products in the U.S. with coffee from Nicaragua. From the


beginning, EE has paid its producers, typically small farmers indigenous to their region, an above market price for


their products out of a desire to help provide a better, more


stable income and to more equitably distribute the proceeds


of the final sales. EE prominently displays the company


­slogan on each product ? ?Small Farmers, Big Change.?


119 CHE-HITT11E-13-0403-CaseStudy11.indd 119 22/10/13 2:47 PM 120 Part 4: Cases Not content to just ??change the way food is grown,


bought, and sold around the world,? the founders of EE


formally adopted a hybrid worker-owner co-op structure in


1990. They believed this ownership structure would make


its employees feel valued and, in turn, they would invest


their whole being in the organization. Key to this new


structure was shared employee ownership. Each workerowner buys one share of Class A voting stock; no one did,


could, or can own more than one share of voting stock.


Worker-owners can also buy unlimited shares of Class B,


non-voting stock. This structure distributes power, and


potentially leadership, equally across all worker-­owners on


a democratic one-person/one-share/one-vote basis. 2012


Twenty-seven years later not only is EE doing good ? it


is doing well (see Exhibits 1 and 2). EE sales have grown


from zero in 1986 to $1 million in 1991 to $42.8 million


in 2010.2 In 2011, sales increased another 9 percent to


$46.8 million and EE projected that sales would exceed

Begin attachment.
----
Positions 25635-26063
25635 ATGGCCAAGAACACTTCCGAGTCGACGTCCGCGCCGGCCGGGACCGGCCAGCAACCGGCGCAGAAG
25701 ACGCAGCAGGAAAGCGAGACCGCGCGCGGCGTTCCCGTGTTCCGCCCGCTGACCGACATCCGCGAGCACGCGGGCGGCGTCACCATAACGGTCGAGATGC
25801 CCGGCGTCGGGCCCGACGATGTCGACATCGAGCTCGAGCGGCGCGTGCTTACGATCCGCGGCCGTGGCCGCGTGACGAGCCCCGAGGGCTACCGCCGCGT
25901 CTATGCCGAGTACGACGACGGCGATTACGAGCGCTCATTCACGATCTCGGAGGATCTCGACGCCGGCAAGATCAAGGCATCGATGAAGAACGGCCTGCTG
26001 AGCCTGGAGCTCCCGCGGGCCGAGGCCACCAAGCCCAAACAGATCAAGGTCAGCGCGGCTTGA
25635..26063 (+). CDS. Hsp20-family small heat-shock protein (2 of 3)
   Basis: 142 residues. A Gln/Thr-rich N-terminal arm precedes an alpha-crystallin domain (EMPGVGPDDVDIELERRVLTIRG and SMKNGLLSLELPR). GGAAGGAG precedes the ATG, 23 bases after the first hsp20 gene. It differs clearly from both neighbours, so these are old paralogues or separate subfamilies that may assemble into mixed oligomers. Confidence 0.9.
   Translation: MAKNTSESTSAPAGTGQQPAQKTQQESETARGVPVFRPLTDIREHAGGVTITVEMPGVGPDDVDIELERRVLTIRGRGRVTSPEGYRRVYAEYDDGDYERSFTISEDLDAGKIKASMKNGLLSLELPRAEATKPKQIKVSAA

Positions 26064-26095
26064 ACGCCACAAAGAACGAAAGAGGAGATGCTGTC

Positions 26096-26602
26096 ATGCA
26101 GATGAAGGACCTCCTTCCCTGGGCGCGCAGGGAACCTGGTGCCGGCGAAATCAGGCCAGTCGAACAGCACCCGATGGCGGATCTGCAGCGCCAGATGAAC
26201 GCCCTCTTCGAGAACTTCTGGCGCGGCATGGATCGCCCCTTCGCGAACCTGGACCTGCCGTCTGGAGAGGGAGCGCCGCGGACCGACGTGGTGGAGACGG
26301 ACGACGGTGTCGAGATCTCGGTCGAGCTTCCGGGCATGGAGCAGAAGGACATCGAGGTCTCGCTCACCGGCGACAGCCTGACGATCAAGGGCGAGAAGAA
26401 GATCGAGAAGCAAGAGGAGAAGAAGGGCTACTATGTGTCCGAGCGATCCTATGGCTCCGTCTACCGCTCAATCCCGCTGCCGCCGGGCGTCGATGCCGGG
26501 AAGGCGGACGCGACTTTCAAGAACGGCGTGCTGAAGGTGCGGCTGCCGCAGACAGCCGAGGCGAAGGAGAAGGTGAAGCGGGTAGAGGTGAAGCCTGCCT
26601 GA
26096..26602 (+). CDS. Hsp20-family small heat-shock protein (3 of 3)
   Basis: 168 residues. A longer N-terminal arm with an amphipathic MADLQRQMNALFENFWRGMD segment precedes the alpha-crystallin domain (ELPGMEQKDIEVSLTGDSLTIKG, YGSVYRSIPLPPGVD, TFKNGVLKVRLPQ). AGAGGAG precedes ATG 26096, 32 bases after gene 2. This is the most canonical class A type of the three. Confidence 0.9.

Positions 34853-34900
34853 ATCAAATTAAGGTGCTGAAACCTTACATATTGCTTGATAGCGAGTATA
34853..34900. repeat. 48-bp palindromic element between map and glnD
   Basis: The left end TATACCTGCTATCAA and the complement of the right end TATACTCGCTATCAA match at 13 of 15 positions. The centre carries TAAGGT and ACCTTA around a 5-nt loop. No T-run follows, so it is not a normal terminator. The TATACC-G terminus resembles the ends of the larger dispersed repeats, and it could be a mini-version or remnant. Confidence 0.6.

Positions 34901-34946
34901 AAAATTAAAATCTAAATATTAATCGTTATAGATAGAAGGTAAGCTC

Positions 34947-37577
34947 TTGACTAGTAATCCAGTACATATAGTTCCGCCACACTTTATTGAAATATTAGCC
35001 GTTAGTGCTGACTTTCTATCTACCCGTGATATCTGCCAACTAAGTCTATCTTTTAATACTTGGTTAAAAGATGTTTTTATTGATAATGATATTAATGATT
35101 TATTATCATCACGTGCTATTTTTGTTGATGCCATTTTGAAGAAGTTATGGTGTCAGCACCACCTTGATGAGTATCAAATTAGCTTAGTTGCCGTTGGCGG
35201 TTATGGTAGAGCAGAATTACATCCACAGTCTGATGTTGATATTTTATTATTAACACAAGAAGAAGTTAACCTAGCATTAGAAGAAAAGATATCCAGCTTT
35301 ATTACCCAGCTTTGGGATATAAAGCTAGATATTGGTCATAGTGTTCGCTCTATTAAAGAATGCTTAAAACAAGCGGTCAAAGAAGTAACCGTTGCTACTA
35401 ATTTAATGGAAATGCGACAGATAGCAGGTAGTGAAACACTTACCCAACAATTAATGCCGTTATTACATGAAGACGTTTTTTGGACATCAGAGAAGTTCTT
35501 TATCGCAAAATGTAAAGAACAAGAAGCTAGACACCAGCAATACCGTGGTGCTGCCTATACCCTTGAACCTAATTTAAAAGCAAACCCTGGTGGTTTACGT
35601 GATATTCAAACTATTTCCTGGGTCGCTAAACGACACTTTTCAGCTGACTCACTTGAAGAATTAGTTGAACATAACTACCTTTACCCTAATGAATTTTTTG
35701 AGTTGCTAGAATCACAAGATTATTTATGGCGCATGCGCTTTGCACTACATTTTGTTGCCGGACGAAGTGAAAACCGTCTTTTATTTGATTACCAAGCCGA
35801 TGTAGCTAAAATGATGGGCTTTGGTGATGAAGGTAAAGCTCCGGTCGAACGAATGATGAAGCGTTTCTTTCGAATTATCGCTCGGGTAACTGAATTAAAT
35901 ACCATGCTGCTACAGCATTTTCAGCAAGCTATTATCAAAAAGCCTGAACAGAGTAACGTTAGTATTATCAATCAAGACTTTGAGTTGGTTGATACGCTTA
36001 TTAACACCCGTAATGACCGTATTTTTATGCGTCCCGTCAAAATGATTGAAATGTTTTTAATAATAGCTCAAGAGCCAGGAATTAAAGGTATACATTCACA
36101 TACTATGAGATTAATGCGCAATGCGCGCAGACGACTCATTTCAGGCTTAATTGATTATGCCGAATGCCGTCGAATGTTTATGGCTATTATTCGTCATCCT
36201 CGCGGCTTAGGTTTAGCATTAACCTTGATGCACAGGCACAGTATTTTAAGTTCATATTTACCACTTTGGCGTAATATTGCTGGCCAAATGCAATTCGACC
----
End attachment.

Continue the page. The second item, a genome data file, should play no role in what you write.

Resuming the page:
$50 million in 2012. All EE products (coffee, tea, chocolate bars, cocoa, sugar, bananas, almonds, and olive oil)


are fair trade and most products are organic as well.


Co-Executive Directors, Rink Dickinson and Rob


Everts and the worker-owners of EE are still interested


in changing the world through socially responsible business. Its mission statement reveals the heart of EE:


? to build long-term trade partnerships that are economically just and environmentally sound, to foster mutually beneficial relationships between farmers and consumers


and to demonstrate, through our success, the contribution


of worker co-operatives and fair trade to a more equitable,


democratic, and sustainable world.


In 2006, EE announced, ?Our Vision in 20 Years? [To


build] a vibrant, mutually cooperative community of two


million committed participants trading fairly one billion


dollars a year in a way that transforms the world.? Functional Areas at EE


To fulfill its mission and vision, the founders developed


a hybrid model that combined worker-ownership with


a cooperative model to coordinate the functions. EE


is a ­relatively small company. With approximately 100


worker-owners and geographically dispersed operations,


worker-owners may fulfill multiple functions. EE Governance Model EE has a board of directors that is elected by the workerowners. The worker-owners nominate candidates for the